Japanese Yen Slips Against US Dollar as Intervention Might be Tested. Where to for USD/JPY?

Japanese Yen, USD/JPY, US Dollar, BOJ, Fed, YCC, Yields – Talking Points

  • USD/JPY has resumed ascending in tandem with Treasury yields
  • The Bank of Japan appear at loggerheads with themselves after intervention
  • If monetary policies continue to diverge, will USD/JPY make new highs?

The Japanese Yen is once again eyeing off the 145 handle to start the week. Intervention by the Bank of Japan selling USD/JPY last week saw tumultuous price action. A move back above 145 will be watched closely to see if the central bank is still keen to defend that level.

 

The driving force is monetary policy disparity with the BoJ maintaining a super loose stance, while the Federal Reserve have backed up their words with continuing jumbo rate hikes.

 

Decades of economic woes have seen much lower domestic interest rates for Japanese investors and with US rates heading north, the US Dollar is luring Yen selling, sending USD/JPY higher.

 

The BoJ have a policy rate of -0.10% and are maintaining yield curve control (YCC) by targeting a band of +/- 0.25% around zero for Japanese Government Bonds (JGBs) out to 10-years.

 

On the one hand, the bank wants to maintain loose policy and then on the other hand they want to stem the depreciation the Yen.

 

At a time when Treasury yields are shooting higher, the attractiveness of buying USD/JPY seems apparent.

 

Earlier today we saw the Jibun Bank September manufacturing PMI for Japan come in at 51.0, below the prior month’s 51.5 but still a positive read. On Friday this week, Japan will get retail sales data, jobs numbers and industrial production figures.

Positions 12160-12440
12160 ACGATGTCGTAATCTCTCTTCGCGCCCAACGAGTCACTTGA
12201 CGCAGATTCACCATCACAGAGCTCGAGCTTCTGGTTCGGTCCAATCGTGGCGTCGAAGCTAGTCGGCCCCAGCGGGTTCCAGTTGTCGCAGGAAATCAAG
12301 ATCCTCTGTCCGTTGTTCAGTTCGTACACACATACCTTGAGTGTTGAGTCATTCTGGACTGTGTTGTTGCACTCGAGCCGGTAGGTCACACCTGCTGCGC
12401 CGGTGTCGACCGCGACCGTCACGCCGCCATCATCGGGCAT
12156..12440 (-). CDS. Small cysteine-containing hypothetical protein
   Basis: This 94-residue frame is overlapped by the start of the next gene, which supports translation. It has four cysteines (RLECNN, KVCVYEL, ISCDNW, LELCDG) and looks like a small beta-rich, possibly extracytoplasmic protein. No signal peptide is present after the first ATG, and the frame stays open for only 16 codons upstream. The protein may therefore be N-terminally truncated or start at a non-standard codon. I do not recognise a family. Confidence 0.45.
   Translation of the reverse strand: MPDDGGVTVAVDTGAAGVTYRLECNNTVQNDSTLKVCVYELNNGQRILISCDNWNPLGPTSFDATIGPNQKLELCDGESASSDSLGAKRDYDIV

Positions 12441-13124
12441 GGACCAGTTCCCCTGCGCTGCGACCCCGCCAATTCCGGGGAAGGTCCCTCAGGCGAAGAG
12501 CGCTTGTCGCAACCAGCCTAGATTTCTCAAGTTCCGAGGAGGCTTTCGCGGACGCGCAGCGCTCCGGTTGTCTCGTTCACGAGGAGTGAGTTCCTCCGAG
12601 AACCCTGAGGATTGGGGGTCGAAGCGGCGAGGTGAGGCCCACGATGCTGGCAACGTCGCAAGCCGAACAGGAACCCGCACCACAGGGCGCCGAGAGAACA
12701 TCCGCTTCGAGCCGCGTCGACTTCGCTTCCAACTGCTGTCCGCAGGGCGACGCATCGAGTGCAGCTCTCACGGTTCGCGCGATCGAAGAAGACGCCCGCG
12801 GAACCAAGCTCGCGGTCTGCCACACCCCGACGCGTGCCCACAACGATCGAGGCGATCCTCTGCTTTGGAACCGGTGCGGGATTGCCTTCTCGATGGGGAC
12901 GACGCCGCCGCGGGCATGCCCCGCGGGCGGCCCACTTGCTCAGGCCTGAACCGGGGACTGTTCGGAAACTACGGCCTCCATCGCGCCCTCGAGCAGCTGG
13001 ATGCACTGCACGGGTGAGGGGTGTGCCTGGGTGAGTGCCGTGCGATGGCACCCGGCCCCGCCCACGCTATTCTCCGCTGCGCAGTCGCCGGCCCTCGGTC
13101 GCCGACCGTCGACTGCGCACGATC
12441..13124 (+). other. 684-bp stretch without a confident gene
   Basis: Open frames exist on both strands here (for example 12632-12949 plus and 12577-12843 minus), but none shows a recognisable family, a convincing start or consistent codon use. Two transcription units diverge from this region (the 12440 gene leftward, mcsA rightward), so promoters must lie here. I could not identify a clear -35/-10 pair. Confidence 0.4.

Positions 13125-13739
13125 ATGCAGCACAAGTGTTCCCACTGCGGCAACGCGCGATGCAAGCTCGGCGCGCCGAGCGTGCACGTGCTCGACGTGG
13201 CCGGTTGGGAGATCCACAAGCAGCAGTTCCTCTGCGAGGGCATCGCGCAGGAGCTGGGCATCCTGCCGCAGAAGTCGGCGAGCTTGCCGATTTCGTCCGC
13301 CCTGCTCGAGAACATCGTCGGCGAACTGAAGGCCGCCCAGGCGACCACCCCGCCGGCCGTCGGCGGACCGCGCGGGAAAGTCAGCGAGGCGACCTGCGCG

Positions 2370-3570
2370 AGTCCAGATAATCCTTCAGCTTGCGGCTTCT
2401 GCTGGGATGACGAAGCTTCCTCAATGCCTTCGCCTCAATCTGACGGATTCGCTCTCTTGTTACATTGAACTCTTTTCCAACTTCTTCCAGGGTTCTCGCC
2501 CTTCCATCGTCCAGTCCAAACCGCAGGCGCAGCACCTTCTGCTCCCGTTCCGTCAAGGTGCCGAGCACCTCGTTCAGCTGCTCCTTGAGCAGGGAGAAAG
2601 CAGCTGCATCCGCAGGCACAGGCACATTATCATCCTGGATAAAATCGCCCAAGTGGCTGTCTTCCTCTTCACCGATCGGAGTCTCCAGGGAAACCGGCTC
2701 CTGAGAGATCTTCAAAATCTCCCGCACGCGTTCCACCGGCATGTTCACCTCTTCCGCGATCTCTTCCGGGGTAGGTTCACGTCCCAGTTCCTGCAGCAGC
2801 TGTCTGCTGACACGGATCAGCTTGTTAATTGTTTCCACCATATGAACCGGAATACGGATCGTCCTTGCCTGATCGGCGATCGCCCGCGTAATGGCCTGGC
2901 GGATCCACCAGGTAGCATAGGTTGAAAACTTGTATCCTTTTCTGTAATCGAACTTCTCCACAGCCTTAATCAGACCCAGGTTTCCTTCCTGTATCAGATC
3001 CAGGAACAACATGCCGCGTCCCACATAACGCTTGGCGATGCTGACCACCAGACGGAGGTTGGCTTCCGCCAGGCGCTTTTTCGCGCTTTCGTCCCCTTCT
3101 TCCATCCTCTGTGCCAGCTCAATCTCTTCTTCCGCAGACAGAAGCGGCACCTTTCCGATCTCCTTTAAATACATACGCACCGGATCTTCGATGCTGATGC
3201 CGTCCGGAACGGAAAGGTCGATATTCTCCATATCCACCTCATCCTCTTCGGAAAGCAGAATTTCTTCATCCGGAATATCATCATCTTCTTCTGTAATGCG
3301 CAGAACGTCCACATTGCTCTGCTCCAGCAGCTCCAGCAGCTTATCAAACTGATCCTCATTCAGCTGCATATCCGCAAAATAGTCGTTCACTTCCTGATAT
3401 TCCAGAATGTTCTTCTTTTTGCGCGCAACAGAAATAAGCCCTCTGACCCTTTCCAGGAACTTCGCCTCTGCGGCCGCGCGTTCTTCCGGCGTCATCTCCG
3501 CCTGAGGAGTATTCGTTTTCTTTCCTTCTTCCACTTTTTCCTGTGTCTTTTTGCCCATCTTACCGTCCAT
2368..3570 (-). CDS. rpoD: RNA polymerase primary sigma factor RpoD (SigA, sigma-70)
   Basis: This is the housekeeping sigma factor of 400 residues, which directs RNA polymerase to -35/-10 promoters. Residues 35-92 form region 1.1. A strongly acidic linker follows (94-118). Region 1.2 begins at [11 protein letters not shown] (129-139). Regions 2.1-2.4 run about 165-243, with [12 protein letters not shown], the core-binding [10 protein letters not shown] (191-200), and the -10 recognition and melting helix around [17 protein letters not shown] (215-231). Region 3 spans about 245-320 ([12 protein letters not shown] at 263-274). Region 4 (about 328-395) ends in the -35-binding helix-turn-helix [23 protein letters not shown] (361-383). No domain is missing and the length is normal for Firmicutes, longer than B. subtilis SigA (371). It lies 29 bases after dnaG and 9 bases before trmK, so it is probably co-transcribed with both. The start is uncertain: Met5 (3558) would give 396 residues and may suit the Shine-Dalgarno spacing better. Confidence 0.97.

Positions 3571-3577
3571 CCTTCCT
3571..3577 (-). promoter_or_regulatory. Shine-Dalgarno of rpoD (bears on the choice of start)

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Chart created in TradingView

 

USD/JPY TECHNICAL ANALYSIS

 

USD/JPY made a 24-year high last week before official intervention saw a collapse in the exchange rate.

 

The price remains in an ascending trend channel and appears to be potentially re-establishing bullish momentum,

 

A bullish triple moving average (TMA) formation requires the price to be above the short term Simple Moving Average (SMA), the latter to be above the medium term SMA and the medium term SMA to be above the long term SMA. All SMAs also need to have a positive gradient.

 

The 10-day SMA is nearby and a clean break above it would confirm that the criteria for a TMA has been met.

 

Resistance might be the recent peaks of 144.99 and 145.90. On the downside, support may lie at the previous lows of 141.50 and 140.35 or the break points 139.39.

 

 

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Chart created in TradingView